A Computational Framework for Systems Pathology of Prostate Cancer
Prostate cancer is the second most frequent cancer type in men, but it is not always possible to make an accurate prognosis of the patient’s survival. This is mainly due to the lack of biomarkers that could be prognostic of a more aggressive phenotype. In this project we aim to search for prostate cancer-specific genomic alterations and study how they could improve the stratification of prostate cancer into two classes: significant and insignificant disease.
For this purpose, we are developing a novel computational framework based on pattern detection via dictionary learning and sparse coding that has been successfully applied in signal processing. The method is able to detect patterns of genomic alterations coming from a relatively small number of samples, representing rare or infrequent variants, but also epistatic interactions.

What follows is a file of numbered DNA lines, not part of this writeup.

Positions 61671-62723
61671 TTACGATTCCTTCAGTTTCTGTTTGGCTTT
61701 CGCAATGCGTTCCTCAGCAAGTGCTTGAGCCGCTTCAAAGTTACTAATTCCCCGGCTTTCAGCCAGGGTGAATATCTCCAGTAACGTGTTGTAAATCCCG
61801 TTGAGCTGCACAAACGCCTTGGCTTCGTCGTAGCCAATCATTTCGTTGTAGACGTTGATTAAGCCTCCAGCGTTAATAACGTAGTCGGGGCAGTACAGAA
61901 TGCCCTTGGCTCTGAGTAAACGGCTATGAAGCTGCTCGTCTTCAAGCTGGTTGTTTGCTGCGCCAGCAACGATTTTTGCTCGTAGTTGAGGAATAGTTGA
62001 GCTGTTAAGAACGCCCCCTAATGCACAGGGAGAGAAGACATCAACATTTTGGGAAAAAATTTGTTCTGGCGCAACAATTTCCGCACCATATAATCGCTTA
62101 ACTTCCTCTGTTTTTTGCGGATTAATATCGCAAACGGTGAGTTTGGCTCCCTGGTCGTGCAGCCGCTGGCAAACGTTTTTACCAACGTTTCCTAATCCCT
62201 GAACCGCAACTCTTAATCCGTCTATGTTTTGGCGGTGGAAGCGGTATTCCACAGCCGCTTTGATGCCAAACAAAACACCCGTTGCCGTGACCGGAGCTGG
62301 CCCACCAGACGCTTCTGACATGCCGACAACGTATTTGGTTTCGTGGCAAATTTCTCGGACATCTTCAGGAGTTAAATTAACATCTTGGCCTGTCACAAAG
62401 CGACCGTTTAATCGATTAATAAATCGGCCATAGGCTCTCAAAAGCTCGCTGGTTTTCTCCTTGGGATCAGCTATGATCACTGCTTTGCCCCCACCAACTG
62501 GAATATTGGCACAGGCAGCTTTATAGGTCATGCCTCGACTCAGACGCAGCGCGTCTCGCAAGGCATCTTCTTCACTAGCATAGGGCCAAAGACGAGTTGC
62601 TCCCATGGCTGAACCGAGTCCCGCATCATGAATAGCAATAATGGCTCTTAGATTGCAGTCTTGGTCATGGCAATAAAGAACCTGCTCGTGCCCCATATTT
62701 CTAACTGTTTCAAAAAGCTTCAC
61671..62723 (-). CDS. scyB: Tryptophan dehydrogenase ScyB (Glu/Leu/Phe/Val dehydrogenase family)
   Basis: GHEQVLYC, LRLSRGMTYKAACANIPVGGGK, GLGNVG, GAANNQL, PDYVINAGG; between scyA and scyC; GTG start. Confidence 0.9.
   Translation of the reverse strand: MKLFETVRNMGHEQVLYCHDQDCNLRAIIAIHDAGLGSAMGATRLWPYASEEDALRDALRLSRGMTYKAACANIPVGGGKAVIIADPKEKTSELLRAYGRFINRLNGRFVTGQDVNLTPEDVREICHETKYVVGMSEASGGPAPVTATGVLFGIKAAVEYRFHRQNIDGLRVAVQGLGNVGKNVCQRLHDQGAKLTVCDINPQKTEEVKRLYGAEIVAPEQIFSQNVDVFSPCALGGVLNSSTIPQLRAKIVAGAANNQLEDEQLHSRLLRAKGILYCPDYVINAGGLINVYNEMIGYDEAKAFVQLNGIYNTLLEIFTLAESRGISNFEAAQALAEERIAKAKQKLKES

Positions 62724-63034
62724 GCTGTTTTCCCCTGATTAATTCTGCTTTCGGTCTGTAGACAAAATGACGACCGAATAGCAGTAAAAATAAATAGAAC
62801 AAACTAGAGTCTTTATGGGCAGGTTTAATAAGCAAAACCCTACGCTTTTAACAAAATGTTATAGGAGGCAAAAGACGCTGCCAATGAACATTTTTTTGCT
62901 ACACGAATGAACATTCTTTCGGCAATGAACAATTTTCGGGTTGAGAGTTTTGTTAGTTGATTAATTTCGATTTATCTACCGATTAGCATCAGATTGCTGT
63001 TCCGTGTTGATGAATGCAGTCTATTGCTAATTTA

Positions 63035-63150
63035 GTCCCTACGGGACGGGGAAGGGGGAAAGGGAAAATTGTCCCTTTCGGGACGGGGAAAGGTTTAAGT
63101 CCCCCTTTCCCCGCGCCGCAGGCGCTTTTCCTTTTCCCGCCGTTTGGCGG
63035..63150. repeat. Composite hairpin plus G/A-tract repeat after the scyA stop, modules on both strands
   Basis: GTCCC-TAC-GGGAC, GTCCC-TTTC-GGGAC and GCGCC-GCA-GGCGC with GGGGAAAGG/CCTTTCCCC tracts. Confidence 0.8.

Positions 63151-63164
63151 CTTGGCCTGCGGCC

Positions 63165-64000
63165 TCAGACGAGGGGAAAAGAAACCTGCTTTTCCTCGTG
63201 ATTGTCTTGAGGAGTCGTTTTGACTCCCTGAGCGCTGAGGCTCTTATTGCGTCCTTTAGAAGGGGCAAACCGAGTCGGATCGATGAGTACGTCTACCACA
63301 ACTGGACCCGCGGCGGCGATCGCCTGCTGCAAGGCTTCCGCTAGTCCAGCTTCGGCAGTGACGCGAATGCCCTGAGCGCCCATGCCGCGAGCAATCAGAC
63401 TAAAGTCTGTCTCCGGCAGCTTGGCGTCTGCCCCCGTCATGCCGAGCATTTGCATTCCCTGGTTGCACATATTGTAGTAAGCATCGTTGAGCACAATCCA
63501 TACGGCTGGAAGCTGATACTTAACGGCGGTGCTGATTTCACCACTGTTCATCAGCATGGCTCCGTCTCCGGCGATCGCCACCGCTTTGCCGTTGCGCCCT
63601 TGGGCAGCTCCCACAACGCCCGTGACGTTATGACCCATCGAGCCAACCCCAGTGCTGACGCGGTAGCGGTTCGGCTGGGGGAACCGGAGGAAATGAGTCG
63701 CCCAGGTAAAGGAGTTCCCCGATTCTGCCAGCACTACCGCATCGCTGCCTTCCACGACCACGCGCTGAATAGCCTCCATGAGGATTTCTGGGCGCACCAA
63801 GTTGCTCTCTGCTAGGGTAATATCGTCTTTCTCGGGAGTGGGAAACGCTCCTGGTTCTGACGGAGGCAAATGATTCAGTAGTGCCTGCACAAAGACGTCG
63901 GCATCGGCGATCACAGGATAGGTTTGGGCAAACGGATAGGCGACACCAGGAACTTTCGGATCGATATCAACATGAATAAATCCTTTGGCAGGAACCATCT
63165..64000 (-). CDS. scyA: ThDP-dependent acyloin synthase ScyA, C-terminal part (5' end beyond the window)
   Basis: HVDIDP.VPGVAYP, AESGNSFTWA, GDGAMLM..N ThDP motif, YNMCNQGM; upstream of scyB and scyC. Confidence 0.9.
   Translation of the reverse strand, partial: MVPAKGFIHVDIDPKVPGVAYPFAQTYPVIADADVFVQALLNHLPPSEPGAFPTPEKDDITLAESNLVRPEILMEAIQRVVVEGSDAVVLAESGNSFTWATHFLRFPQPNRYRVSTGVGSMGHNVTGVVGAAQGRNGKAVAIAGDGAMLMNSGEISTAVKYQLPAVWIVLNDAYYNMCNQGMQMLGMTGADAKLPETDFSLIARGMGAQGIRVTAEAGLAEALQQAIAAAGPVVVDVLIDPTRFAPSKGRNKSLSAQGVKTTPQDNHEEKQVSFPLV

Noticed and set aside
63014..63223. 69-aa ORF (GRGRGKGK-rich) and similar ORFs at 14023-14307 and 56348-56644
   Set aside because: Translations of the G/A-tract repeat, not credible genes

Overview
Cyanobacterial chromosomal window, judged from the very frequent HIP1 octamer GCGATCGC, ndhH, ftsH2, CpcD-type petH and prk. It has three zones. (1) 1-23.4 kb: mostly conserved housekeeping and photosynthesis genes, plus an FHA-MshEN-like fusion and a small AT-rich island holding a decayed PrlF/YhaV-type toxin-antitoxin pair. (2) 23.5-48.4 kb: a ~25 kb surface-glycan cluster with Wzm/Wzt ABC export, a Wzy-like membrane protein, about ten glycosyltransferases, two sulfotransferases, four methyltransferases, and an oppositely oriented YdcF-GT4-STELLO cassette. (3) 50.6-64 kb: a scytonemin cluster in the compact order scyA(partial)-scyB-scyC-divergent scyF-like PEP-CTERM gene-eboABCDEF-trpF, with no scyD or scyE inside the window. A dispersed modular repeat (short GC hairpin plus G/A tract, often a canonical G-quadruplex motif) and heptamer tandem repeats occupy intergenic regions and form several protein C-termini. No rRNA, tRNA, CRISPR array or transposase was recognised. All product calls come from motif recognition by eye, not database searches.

We intend to use this method in the TCGA Prostate Adenocarcinoma datasets and then validate it using an independent cohort, the Zurich Prostate Cancer Outcome Cohort study. Additionally, it is possible to integrate different types of genomic alterations, such as single nucleotide variations, copy number alterations and mRNA expression, and infer patterns across different -omics datasets.
The project aims to contribute to systems biology not only on the methodology and algorithmic level but also on the clinical level, supporting precise, predictive and personalized medicine (3P-medicine).
Keywords: Prostate cancer, dictionary learning, sparse coding, integrative multi-omics, personalized medicineback